“It is clear that anti-CD20 therapies when given early in both relapsing and progressive MS (PPMS) have an effect on both relapses and focal MRI activity and on disease progression. The real ‘killer attribute‘ of anti-CD20 therapies in MS is that it looks like they won’t need blood and/or urine monitoring. Can you imagine starting a treatment that does not need blood monitoring every 2 weeks (teriflunomide), monthly (alemtuzumab), 3 monthly (DMF and possibly fingolimod) or 6 monthly (interferon beta), etc.? When I recently gave my ‘Back-to-the-Future‘ talk at the MS Trust Congress in Windsor and stated that we had to do something amount the monitoring requirements of our DMTs the audience broke out into spontaneous applause. Why? Simply because our MS clinical nurse specialists (CNSs) are sick and tired of doing pharmacovigilance; in short they have become pharmacovigilance nurses. Pharmacovigilance is not what CNSs are trained to do; they want to, and need to, look after pwMS; all people with MS not only those on DMTs. Therefore it is not difficult to see why anti-CD20 therapies (rituximab, ocrelizumab and ofatumumab) are going to become the CNSs’ DMT of choice; high-efficacy, infrequent administration, relatively good safety profile and most importantly minimal monitoring.”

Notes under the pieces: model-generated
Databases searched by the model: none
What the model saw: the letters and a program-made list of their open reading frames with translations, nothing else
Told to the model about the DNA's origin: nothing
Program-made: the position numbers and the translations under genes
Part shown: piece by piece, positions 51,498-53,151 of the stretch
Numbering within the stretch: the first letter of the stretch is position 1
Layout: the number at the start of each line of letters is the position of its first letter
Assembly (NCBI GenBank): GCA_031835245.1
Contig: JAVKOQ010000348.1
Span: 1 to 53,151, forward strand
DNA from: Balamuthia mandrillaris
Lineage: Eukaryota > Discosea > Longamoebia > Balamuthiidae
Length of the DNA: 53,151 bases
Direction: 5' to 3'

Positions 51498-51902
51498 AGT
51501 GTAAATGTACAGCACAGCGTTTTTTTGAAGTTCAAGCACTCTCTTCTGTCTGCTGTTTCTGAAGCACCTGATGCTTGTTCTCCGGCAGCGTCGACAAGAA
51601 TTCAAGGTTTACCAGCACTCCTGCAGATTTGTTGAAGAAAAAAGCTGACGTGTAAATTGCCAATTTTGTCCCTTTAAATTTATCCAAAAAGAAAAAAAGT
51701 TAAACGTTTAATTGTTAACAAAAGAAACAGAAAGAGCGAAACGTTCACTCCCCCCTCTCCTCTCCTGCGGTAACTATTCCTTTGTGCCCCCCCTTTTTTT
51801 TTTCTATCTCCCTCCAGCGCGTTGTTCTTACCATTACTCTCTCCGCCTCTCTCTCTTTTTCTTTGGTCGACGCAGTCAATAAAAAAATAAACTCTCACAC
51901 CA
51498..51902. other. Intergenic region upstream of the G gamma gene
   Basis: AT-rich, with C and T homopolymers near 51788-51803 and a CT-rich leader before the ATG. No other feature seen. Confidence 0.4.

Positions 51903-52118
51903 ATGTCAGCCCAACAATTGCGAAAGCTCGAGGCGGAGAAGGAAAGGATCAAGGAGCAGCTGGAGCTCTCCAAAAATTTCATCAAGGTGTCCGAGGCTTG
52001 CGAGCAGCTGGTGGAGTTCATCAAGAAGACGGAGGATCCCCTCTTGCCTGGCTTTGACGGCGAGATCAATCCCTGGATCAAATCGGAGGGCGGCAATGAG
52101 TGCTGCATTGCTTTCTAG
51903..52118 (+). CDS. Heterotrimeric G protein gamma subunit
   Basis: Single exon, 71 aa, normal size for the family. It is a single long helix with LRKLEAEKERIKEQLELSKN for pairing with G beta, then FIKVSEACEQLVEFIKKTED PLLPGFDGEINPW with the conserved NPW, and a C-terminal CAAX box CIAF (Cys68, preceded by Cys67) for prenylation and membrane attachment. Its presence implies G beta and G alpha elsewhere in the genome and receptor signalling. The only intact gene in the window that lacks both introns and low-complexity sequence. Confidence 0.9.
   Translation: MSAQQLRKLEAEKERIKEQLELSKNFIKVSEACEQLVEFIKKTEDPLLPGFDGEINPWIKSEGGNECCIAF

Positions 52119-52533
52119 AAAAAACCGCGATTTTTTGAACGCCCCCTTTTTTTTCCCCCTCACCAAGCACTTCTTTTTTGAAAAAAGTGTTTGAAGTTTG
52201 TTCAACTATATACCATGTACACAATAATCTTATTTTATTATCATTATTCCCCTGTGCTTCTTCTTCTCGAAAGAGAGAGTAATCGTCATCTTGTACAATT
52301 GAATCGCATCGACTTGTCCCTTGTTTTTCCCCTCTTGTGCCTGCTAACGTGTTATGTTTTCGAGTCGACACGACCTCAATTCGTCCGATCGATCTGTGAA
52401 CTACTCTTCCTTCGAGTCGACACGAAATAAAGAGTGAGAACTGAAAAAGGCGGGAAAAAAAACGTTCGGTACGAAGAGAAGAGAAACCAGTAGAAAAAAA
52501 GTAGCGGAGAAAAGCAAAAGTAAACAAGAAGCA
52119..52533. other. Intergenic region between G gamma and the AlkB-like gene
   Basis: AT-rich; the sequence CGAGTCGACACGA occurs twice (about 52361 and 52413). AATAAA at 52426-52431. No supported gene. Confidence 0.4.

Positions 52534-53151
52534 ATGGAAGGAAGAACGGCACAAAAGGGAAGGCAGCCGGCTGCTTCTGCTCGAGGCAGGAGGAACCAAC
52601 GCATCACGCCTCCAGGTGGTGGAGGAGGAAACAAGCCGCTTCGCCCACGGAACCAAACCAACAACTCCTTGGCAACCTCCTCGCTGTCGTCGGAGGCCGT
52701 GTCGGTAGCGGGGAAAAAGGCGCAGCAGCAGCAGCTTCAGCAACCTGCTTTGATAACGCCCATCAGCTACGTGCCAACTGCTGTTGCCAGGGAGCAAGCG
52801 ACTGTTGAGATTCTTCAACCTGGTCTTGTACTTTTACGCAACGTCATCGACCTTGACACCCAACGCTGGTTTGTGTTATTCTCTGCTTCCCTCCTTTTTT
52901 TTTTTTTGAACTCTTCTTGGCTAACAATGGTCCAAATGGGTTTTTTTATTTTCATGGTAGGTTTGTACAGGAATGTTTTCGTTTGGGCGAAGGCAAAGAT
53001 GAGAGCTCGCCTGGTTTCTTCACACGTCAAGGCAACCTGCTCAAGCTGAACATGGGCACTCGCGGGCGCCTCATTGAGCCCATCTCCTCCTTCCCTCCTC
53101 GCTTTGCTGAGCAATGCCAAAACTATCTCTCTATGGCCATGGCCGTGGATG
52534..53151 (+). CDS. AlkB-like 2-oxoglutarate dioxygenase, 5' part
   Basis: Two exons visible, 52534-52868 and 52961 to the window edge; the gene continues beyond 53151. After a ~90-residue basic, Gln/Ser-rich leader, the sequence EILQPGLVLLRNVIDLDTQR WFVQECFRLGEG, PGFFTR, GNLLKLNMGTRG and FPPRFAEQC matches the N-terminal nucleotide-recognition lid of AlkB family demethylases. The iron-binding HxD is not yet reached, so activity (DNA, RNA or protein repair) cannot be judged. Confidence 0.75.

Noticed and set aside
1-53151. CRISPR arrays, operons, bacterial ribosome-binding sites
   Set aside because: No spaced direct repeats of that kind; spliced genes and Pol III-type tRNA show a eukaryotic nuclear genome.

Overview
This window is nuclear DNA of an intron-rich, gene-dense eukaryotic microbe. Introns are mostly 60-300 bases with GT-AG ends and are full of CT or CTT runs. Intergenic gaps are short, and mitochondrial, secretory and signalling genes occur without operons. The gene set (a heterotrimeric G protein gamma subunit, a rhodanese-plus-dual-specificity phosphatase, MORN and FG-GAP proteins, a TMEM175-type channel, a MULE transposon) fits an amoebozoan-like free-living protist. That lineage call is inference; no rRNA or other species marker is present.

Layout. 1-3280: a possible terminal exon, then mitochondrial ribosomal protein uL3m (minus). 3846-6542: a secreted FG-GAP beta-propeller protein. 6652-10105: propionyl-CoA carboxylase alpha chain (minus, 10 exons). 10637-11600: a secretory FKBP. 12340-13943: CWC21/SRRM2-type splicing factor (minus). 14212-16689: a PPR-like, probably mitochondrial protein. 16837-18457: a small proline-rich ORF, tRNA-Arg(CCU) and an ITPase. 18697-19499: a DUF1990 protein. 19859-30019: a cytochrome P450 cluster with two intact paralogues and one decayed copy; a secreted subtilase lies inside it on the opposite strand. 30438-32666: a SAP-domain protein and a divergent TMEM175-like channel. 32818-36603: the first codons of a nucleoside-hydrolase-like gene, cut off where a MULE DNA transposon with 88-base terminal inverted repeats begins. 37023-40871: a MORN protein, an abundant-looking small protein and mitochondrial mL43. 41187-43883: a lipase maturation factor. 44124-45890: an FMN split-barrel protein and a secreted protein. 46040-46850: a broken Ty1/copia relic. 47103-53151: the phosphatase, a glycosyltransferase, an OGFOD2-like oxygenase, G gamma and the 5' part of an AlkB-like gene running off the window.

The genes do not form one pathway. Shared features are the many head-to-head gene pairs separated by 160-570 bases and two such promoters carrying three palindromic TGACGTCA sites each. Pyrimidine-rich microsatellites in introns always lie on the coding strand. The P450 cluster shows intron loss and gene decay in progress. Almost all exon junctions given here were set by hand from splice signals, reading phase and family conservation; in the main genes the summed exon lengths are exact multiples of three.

“Who said the field is not innovating? I still have nagging concerns that anti-CD20 although good news doesn’t get to the plasma cell pool within the brains and spinal cords of pwMS. Plasma cells don’t express CD20 on their surface and continue to make antibodies for decades. In addition, anti-CD20 therapy is not the complete answer for people with progressive MS; despite it slowing down progression it does not stop it. We therefore have plenty more work to do in the MS DMT space.”
Epub: Salzeret al. Rituximab in paediatric onset multiple sclerosis: a case series. J Neurol. 2015 Nov 24.
Background: Paediatric onset multiple sclerosis (POMS) is characterized by high inflammatory activity. No disease modifying treatment has been approved for POMS.